COVID Scent Cards, Stack of Scent Cards

A stack of coronavirus scent cards sits on a table in the Pegula Ice Arena at Penn State's University Park, Pa. campus on Wednesday, June 2, 2021. The cards are given out at each testing site to individuals when they register at the front table.

For the fall 2020 and spring 2021 semesters, getting randomly selected to participate in Penn State’s coronavirus asymptomatic surveillance program or going to the Pegula Ice Arena for walk-up testing was common for many students.

At every testing location, students swiped their ID cards, confirmed their phone number and address, and received a coronavirus scent card.

Similar to perfume inserts in magazines, the scent cards had a plastic seal with different scents to check smell loss along with a QR code that confirmed the scent.

John Hayes, professor of food science and director of the Sensory Evaluation Center, said the idea behind the scent cards started when smell loss was considered “the most specific predictor of COVID-19.”

“We have all been places where they bring out a temperature gun, [but] the problem is that fever is not specific. It could be food poisoning, the flu, strep and a lot of different things,” Hayes said. “Normally, when you get a cold, you have smell loss, but that’s a conductive smell loss where you are really clogged up. With COVID-19, it was different because that smell loss was often accompanied without being congested.”

Hayes said he knew there were companies that made perfume inserts for magazines and proposed to the university that scent cards could be made as an “awareness campaign.”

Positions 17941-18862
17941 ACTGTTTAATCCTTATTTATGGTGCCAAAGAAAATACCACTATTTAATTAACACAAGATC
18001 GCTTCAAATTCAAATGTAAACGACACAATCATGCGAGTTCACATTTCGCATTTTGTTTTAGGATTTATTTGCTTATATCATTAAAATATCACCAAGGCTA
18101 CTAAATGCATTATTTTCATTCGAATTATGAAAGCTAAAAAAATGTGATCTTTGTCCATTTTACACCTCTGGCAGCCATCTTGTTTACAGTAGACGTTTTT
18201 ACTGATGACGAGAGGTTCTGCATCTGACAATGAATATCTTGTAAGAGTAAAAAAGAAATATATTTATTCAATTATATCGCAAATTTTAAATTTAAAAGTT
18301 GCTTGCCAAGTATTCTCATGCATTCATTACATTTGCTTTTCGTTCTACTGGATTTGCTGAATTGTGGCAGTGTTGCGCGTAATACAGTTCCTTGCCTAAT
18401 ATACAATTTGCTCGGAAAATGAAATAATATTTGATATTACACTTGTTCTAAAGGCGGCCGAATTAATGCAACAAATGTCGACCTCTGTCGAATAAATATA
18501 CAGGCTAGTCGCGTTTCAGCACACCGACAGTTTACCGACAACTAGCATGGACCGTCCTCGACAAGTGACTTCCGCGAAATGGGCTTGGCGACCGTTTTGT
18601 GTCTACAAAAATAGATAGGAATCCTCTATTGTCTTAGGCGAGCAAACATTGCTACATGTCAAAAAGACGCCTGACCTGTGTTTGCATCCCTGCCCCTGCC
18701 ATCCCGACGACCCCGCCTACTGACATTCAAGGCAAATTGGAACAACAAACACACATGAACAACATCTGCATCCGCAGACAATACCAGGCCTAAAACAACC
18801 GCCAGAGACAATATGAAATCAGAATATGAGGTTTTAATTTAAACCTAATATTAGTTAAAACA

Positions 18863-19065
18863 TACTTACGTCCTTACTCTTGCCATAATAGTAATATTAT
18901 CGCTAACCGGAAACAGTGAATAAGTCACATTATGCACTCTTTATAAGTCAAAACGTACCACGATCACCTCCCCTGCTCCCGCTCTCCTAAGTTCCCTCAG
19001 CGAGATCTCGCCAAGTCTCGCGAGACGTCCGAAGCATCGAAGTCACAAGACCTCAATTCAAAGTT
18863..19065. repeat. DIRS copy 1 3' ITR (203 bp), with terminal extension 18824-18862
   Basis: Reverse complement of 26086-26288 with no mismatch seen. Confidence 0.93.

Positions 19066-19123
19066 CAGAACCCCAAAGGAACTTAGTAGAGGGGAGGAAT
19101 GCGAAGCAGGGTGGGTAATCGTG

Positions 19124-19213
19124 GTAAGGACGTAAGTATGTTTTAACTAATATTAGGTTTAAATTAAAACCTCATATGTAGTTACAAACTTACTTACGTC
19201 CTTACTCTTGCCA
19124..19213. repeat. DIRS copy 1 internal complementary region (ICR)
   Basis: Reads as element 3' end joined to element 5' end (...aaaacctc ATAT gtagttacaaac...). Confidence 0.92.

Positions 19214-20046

Hayes worked with Tinamarie Illar, assistant director of marketing strategy for the College of Agricultural Sciences, and others to come up with slogans like “Stop. Smell. Be well” and “Your nose knows.”

Illar helped develop the direction of messaging and tone of the awareness campaign.

The College of Agricultural Sciences’ marketing team wanted to make it a “simple” and “positive” message as well as something that “empowers” people and “makes them feel like they could have a little control and self-awareness,” Illar said.

“It is a campaign that is useful for everybody. It’s not whether you are a student, member of faculty, a visitor or a family member,” Illar said. “The campaign was meant to positively impact the lives of everyone in our community and even beyond.”

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So far, more than 200,000 scent cards have been distributed, with the first ones being in November 2020 at the Bryce Jordan Center, according to Illar.

Illar also said the team worked with university pandemic officers, student affairs and other entities to get the cards distributed.

“Certainly this isn’t the only thing anyone should do when it comes to COVID, but it is one tool in their arsenal, one symptom for them to be monitoring,” Illar said. “We just wanted this to be one more tool that an individual could use to monitor their health and help prevent the spread of the illness.”

Hayes also said he worked with a company to produce the scent cards and ordered a couple hundred thousand of them to be distributed to Residence Life and testing centers at University Park and other commonwealth campuses.

Working alongside John Hayes was Alyssa Bakke, a staff sensory scientist who helped select scents for the cards.

Bakke said a daily smell check is “incredibly valuable” as long as the coronavirus is still around.

“The biggest thing was choosing scents that would be recognizable to everyone. You can lose your sense of smell, and people oftentimes don’t realize it if you aren't paying attention,” Bakke said. “We wanted people to be able to smell it and find out if they lost their sense of smell.”

While working on the project, Bakke said what the team was learning was changing “so frequently.”

Reflecting back on the project, Hayes said it’s interesting how the relevance of the coronavirus scent cards changed over the course of the pandemic.

“When we started this last summer, we had no idea that the testing center would ramp up and be so successful, and I had no idea that the vaccination effort would break records in terms of how quickly the vaccines were deployed,” Hayes said. “So, the idea that now — here we are, a year later — and they are just fun little kitsch things instead of something we are having to use to deploy… I can only be happy.”

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